What do orthodox scientists themselves make of these conundrums? Very little. Most would agree with Feyerabend that the philosophy of science is of little use to them. A theory is simply a proposition, which may be expressed in several ways, for example as wave or matrix mechanics. A theory is always provisional, and the world a good deal stranger than we can intuit or even imagine. {16}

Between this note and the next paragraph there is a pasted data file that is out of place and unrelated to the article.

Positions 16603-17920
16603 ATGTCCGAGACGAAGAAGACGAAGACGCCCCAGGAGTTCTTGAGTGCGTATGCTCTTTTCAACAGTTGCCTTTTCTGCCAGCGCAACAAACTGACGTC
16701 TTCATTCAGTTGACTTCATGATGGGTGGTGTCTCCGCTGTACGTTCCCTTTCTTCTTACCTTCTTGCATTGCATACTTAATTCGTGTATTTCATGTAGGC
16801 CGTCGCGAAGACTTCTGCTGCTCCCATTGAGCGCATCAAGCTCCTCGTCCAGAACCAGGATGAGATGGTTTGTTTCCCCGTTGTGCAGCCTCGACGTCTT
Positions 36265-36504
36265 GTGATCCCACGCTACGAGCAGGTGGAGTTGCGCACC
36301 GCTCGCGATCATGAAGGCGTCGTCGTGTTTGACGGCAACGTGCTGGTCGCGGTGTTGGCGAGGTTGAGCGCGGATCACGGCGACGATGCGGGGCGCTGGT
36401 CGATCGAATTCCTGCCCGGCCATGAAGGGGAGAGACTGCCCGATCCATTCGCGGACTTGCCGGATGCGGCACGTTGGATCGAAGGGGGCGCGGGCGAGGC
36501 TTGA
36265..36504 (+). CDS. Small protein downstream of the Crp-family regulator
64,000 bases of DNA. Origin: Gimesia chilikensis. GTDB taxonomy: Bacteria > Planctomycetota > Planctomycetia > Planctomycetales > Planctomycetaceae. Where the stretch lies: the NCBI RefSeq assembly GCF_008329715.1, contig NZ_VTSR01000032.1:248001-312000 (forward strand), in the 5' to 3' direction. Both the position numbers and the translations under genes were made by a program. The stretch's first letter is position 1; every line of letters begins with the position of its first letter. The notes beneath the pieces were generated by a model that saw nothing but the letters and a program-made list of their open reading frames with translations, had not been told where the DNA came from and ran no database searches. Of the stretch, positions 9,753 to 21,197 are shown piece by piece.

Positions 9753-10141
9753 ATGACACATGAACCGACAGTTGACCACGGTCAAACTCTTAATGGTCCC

But these puzzling phenomena are not restricted to the physically very large (cosmic spaces) or very small (atomic nuclei). Two matters are becoming increasingly clear. Firstly that the line between living and non-living is not easy to draw: Prigogine's experiments have shown that even simple inorganic substances will set up cyclic systems which mimic the rhythms of nature. {17} Secondly, many events in the real world are nonlinear, so that unpredictability and randomness is built into life at an elementary level, spelling the end of most hard determinism. Fractals have recognized in a wide variety of things — from brain waves to river drainage patterns — and objects very easy to conceive mathematically can have puzzling fractional dimensions (e.g. not 2 but 2.24 dimensions, etc.) {18} More recently, biologists have begun to construct computer models of societies, finding that systems can have unexpected properties (emergent properties) which are not to be deduced from the simple properties of their components. Such systems are not only dynamic but creative. When such modelling is applied to living organisms, it appears that species may not be free to evolve randomly (mutation shaped by natural selection) but are controlled by the system, by interaction between animal and environment: order is inherent in the system. Species can only adopt the 'ghost species' already given by the system: strange attractors in effect. {19}